Why We Can’t Give Up…

You know the saying, "Can’t see the forest for the trees."

I recently realized I think that it’s all too often that we do that with our reading of the Scriptures.

The last book that I read in my chronological Bible reading plan last year was Revelation. It’s a book that is hard to wrap your head around, to understand all the plagues and bowls and lampstands and locusts. It’s a book where we can get hung up on these mysteries and symbolisms and wonderland-like images and miss the bigger point that is going on in the story.

I’ve always thought Revelation was about the Antichrist and Armageddon and the end of the world as we know it. And it is.

But as I read through it this last time, I realized it’s about much more than that.

In the beginning of the book, John delivers messages to seven churches in Asia, from Ephesus to Laodicea. In these messages, he urges them to love and obey God passionately, to press on despite persecution, to pursue peace and serve one another selflessly, to stay away from evil and to keep the faith.

After these letters, he launches into his great revelation that talks about what lies ahead for the earth and everyone in it, how Christ will come again and redeem it from all evil and usher in the kingdom of heaven and all the perfection that comes with it. It’s in this portion that we read about all the supernatural episodes of dragons and beasts and bottomless pits, of wedding feasts and white robes of linen.

For the most part, I’ve always thought of Revelation as being divided into two; the letters being separate from John’s revelation.

I was listening to a Misty Edwards song (which you can download for free here) where she sings, “Don’t give up. Don’t give in. If you don’t quit, you'll win. You’ll win! 'Cause everything is in my hands. It’s going to be alright, going to be okay. Just don’t give up…”

As I listened to those words, I realized that I think that’s the same message that John was trying to tell his readers. In his letters, he told them not to give up, to keep trusting the Lord. But he takes that one step further through the revelation, where he reminds them why they need to keep holding on: Because everything is going to be okay.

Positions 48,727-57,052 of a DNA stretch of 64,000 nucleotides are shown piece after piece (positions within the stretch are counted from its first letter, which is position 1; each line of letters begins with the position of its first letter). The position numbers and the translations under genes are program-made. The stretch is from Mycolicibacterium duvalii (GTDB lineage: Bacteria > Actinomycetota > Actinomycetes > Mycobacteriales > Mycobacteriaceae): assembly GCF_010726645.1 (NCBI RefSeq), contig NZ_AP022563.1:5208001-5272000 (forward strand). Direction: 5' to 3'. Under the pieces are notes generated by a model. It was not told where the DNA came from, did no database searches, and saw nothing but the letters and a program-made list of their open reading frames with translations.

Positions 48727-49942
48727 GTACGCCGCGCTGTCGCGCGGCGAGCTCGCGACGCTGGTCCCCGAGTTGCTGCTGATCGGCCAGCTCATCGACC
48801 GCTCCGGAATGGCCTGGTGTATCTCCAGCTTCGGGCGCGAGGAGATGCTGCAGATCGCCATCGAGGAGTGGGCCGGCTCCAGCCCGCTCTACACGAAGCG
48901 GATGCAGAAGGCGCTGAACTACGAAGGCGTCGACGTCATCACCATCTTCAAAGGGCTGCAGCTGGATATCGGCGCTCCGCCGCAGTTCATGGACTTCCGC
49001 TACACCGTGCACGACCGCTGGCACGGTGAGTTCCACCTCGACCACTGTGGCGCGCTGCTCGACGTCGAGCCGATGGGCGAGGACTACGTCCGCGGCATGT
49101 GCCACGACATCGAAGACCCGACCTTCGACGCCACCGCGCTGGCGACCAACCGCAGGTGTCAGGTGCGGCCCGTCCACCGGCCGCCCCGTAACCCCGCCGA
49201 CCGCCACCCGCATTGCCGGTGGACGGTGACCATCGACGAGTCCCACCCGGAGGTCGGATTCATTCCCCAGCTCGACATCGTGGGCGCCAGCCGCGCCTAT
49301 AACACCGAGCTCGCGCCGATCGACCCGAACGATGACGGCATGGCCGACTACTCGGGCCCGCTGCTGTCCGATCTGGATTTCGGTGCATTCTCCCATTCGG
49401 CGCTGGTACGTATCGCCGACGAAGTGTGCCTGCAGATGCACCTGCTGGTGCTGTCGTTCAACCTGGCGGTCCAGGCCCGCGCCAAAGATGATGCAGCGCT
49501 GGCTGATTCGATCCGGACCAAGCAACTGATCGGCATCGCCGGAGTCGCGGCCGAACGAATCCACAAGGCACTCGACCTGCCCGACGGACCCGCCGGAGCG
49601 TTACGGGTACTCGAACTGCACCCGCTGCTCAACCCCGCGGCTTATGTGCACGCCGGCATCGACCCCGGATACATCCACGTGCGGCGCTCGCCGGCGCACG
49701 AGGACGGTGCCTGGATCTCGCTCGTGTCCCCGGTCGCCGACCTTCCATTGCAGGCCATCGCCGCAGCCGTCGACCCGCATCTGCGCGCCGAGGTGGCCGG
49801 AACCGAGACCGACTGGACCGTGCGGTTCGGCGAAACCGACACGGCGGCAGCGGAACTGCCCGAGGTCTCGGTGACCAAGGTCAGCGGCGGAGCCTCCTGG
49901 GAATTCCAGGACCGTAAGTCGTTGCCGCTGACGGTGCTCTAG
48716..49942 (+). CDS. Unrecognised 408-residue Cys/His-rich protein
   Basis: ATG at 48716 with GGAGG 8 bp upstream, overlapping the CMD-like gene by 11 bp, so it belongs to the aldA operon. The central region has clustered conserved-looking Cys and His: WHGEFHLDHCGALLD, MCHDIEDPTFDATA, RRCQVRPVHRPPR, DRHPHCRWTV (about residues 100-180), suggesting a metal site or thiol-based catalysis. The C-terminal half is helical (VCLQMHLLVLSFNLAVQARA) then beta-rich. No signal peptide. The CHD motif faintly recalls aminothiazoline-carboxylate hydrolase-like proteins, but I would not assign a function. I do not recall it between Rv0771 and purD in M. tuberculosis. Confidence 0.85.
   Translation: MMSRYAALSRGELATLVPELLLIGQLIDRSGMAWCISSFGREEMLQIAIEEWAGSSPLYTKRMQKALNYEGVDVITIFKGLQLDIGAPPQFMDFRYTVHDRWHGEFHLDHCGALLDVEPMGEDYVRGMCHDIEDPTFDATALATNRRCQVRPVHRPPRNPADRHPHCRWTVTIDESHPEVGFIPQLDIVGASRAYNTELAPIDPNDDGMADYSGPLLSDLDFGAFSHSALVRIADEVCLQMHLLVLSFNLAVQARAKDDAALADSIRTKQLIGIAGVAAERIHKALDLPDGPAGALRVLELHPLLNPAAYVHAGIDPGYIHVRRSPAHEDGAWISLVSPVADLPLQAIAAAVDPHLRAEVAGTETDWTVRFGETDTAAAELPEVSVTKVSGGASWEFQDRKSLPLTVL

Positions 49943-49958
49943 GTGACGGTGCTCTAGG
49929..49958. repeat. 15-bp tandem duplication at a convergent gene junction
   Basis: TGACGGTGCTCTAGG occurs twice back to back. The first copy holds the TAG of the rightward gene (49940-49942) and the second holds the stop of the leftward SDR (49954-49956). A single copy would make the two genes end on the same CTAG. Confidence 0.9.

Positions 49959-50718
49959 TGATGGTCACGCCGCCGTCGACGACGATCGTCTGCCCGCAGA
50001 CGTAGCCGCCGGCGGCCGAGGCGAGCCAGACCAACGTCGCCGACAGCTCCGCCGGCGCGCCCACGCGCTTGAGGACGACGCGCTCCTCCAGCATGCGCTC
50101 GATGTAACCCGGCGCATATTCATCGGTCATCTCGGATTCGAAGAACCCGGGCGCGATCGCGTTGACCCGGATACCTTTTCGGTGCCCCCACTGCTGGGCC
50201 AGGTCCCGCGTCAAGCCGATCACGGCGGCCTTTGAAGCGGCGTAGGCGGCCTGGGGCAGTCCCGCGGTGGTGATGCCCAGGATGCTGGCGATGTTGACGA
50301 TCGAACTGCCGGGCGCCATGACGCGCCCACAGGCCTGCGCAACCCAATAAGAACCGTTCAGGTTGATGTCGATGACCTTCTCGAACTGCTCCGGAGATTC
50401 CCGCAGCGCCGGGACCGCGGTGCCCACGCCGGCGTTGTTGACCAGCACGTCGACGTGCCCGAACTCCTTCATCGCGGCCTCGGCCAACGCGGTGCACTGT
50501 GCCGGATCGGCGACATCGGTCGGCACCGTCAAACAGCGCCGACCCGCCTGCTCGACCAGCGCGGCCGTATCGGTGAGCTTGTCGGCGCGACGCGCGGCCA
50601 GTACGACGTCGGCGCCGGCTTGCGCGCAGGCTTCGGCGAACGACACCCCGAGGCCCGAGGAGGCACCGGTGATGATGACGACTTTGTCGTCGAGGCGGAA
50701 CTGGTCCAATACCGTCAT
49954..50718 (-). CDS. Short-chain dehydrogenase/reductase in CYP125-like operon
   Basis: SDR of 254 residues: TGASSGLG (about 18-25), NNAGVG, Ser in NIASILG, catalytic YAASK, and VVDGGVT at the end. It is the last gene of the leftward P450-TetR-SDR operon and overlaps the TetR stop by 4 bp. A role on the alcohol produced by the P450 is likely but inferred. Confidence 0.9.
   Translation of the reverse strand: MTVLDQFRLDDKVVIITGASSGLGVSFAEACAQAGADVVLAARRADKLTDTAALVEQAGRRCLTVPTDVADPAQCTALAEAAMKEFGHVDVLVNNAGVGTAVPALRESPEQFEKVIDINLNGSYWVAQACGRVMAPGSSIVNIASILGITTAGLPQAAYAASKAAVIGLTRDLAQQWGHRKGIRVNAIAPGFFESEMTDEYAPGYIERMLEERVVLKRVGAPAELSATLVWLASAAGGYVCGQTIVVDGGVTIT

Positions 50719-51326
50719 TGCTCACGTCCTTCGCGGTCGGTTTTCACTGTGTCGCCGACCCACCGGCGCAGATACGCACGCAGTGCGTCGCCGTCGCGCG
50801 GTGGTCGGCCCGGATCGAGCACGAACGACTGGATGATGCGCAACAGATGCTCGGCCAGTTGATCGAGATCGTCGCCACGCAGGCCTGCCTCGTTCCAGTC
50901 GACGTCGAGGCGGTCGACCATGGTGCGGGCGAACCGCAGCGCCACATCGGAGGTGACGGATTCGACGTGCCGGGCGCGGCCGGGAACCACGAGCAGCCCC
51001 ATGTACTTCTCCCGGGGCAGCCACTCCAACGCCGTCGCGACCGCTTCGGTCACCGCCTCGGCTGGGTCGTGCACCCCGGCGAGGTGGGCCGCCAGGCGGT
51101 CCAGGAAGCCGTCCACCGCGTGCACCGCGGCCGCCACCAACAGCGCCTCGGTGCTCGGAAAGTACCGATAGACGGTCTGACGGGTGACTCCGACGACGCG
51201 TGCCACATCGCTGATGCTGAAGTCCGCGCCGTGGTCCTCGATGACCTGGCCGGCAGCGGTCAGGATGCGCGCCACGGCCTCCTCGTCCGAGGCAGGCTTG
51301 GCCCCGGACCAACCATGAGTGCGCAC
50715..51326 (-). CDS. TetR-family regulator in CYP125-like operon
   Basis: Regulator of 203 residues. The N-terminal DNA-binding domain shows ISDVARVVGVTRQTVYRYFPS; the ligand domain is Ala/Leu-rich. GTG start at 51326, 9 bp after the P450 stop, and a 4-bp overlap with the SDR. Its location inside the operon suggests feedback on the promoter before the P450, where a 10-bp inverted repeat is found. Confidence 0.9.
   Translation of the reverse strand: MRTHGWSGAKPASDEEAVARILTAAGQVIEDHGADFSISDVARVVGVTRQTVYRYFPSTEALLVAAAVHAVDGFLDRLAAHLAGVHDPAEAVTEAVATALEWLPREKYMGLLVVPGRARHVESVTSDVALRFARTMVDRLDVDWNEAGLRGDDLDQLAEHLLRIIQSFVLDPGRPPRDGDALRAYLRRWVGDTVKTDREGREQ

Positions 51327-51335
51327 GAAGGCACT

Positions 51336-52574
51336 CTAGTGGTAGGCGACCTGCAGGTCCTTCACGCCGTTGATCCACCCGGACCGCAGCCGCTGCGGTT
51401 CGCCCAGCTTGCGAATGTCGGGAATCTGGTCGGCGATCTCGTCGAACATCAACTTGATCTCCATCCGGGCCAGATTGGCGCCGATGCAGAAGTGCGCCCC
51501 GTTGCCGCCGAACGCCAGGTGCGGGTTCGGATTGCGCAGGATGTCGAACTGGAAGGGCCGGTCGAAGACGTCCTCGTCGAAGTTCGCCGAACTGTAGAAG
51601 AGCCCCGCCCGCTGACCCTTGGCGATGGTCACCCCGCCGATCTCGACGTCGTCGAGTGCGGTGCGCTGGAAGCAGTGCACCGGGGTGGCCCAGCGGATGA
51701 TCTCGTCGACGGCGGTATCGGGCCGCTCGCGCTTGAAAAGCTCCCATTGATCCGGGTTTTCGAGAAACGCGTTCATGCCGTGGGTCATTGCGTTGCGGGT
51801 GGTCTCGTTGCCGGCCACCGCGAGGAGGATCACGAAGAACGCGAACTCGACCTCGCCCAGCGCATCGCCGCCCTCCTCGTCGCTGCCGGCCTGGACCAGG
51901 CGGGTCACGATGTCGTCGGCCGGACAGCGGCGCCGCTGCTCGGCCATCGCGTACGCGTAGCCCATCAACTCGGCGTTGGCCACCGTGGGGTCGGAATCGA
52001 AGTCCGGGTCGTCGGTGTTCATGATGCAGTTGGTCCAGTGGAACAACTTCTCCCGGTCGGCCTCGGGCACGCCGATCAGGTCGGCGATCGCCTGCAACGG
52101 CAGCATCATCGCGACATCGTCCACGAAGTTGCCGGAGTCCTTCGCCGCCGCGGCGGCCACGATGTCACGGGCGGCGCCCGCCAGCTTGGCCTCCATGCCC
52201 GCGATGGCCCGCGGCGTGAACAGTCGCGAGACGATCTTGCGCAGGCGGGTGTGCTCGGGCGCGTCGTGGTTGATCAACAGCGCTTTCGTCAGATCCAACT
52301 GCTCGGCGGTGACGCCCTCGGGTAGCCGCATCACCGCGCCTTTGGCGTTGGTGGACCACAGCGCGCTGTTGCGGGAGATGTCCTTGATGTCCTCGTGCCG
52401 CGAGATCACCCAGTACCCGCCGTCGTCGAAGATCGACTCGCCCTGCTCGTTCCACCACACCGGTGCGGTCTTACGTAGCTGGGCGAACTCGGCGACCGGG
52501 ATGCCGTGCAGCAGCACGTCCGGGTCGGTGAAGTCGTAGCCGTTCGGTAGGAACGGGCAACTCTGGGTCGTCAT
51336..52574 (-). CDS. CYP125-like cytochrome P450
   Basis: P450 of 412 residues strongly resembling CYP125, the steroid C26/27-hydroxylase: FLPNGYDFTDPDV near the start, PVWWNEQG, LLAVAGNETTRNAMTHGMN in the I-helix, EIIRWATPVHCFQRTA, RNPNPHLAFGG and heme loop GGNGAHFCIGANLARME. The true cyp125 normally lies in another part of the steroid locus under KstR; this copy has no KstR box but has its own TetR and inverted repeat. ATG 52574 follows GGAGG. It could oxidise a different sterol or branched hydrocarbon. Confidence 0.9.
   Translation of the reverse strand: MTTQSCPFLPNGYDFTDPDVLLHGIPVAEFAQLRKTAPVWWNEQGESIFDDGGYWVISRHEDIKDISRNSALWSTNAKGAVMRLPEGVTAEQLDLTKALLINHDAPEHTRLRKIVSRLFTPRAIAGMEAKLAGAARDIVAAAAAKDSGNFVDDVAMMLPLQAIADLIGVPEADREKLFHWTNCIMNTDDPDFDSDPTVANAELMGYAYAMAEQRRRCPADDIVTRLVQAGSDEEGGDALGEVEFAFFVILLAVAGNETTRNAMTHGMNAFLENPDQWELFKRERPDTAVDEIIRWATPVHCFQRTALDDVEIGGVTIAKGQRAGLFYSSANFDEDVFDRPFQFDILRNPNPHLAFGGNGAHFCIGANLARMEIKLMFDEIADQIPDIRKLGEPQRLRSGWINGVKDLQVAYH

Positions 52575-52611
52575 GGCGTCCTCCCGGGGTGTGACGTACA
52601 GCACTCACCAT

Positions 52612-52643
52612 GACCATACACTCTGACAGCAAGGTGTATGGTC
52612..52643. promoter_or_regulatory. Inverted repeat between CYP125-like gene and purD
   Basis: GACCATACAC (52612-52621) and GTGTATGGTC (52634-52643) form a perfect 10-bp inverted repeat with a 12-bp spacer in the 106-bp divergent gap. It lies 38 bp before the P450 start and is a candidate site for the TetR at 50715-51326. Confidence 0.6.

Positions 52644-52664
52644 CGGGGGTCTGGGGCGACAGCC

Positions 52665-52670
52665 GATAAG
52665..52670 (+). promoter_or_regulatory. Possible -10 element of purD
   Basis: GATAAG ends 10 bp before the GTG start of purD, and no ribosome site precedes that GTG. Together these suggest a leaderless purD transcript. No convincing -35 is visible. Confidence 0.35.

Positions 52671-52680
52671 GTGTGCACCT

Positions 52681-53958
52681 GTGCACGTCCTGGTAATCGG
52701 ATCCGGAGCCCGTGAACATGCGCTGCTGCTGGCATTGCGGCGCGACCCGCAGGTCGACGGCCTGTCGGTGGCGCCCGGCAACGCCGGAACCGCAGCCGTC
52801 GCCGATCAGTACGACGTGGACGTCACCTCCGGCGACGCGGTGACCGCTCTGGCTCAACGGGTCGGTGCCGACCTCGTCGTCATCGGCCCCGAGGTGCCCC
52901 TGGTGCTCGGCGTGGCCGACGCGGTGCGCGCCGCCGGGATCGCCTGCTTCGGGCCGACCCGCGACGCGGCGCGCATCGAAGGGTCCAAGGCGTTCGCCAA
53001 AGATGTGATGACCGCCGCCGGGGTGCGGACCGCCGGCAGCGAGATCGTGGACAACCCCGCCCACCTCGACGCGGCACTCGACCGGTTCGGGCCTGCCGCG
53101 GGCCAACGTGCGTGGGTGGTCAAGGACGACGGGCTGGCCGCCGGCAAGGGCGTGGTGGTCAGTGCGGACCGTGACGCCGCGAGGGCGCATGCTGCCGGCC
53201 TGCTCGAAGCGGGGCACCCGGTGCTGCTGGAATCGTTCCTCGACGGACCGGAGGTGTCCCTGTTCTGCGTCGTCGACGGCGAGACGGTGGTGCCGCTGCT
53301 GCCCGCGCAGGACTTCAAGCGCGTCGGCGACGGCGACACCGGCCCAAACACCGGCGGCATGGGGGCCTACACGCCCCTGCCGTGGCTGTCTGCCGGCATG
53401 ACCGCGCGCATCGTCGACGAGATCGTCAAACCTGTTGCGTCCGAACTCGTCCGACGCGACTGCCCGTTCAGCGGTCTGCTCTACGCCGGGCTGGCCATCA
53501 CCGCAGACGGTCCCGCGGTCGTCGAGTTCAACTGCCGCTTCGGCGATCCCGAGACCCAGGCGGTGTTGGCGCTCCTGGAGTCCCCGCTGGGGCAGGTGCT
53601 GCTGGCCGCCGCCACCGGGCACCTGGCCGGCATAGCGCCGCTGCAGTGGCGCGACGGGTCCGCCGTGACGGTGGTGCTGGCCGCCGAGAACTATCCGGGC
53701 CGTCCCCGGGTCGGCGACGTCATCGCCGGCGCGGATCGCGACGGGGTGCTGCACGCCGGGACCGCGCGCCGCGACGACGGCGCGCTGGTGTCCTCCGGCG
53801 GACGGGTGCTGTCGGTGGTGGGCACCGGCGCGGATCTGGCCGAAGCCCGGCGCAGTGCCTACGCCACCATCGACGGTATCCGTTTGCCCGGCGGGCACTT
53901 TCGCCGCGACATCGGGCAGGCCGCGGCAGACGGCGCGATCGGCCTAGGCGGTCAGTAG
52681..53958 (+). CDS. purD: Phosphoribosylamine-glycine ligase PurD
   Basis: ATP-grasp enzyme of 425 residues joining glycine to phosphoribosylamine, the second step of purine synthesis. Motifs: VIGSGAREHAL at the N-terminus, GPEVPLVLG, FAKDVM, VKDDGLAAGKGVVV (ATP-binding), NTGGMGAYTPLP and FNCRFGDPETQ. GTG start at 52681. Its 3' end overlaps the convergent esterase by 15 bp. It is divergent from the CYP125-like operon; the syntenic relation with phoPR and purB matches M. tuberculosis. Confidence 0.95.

Through the revelation, he tells them that Christ is going to come back and redeem everything. God has not forgotten about the suffering of his people. He holds it all in his hands and is going to make it right. He is going to rescue his people and they will finally get to enjoy the peace and the perfection that he has promised them from the beginning.

Scholars can argue back and forth about the meaning of the numbers and the images and the years that are described through the pages of this book. They can argue whether it’s all literal or poetic or something in between. They can get hung up on the details and miss the bigger point that is going on here.

We must not give up. This world is going to be trying and there are going to be days that are difficult. But we must keep holding on to our faith because if we do, we’ll see that God is going to turn it all around in the end. We must cling to that promise and trust that we will get to see the fruits of his victory when the time comes.

Until then, we must not give up.

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  1. Thank you! I needed this right now :) Your blog is such a sigh of relief to the end of my day or a great way to start off my day of praise.

  2. This totally helps me understand Revelation a little better. It is, like the rest of scripture, one great story of God's love and redemption

  3. Oh, thank you so much for the kind words, Anonymous! I'm glad you're enjoying my blog and that it's been encouraging for you, just when you need it. The Lord works in mysterious ways ;)

    Leeleegirl, so glad my insights were helpful! The Scriptures can totally be summed up that way. So true!

  4. This comment is a bit late, but yes! I agree. We must not give up.

    I'm so glad I took the time this morning to finally read this post because in recent months I've been struggling with giving up. It never occurred to me that Revelation is often read as a message of doom when it's really a message of hope.

    It's all good. =)


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